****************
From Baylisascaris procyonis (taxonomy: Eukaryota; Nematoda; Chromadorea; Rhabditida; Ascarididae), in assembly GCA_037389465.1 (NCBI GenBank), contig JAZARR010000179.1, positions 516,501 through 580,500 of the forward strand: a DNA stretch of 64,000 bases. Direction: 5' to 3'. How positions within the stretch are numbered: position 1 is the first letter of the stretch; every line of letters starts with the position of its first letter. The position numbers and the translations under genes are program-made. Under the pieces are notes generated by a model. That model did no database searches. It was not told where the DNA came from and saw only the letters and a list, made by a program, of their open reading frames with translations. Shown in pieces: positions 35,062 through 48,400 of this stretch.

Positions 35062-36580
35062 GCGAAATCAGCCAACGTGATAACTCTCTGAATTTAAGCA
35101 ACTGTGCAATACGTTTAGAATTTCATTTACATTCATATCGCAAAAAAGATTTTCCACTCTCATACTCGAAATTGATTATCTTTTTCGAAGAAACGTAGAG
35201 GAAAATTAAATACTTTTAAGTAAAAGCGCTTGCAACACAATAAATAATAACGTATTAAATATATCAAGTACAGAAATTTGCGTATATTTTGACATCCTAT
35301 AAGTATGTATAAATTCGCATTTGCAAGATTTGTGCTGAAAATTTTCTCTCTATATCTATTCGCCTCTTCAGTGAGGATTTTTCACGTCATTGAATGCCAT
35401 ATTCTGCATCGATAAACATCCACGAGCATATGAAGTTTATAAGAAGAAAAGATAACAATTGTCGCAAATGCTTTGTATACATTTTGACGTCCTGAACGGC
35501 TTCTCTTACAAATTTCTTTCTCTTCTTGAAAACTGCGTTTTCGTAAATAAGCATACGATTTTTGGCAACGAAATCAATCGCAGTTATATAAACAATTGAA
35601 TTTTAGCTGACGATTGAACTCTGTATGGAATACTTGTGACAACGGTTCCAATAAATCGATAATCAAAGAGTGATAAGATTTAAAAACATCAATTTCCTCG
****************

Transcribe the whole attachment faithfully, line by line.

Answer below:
From Baylisascaris procyonis (taxonomy: Eukaryota; Nematoda; Chromadorea; Rhabditida; Ascarididae), in assembly GCA_037389465.1 (NCBI GenBank), contig JAZARR010000179.1, positions 516,501 through 580,500 of the forward strand: a DNA stretch of 64,000 bases. Direction: 5' to 3'. How positions within the stretch are numbered: position 1 is the first letter of the stretch; every line of letters starts with the position of its first letter. The position numbers and the translations under genes are program-made. Under the pieces are notes generated by a model. That model did no database searches. It was not told where the DNA came from and saw only the letters and a list, made by a program, of their open reading frames with translations. Shown in pieces: positions 35,062 through 48,400 of this stretch.

Positions 35062-36580
35062 GCGAAATCAGCCAACGTGATAACTCTCTGAATTTAAGCA
35101 ACTGTGCAATACGTTTAGAATTTCATTTACATTCATATCGCAAAAAAGATTTTCCACTCTCATACTCGAAATTGATTATCTTTTTCGAAGAAACGTAGAG
35201 GAAAATTAAATACTTTTAAGTAAAAGCGCTTGCAACACAATAAATAATAACGTATTAAATATATCAAGTACAGAAATTTGCGTATATTTTGACATCCTAT
35301 AAGTATGTATAAATTCGCATTTGCAAGATTTGTGCTGAAAATTTTCTCTCTATATCTATTCGCCTCTTCAGTGAGGATTTTTCACGTCATTGAATGCCAT
35401 ATTCTGCATCGATAAACATCCACGAGCATATGAAGTTTATAAGAAGAAAAGATAACAATTGTCGCAAATGCTTTGTATACATTTTGACGTCCTGAACGGC
35501 TTCTCTTACAAATTTCTTTCTCTTCTTGAAAACTGCGTTTTCGTAAATAAGCATACGATTTTTGGCAACGAAATCAATCGCAGTTATATAAACAATTGAA
35601 TTTTAGCTGACGATTGAACTCTGTATGGAATACTTGTGACAACGGTTCCAATAAATCGATAATCAAAGAGTGATAAGATTTAAAAACATCAATTTCCTCG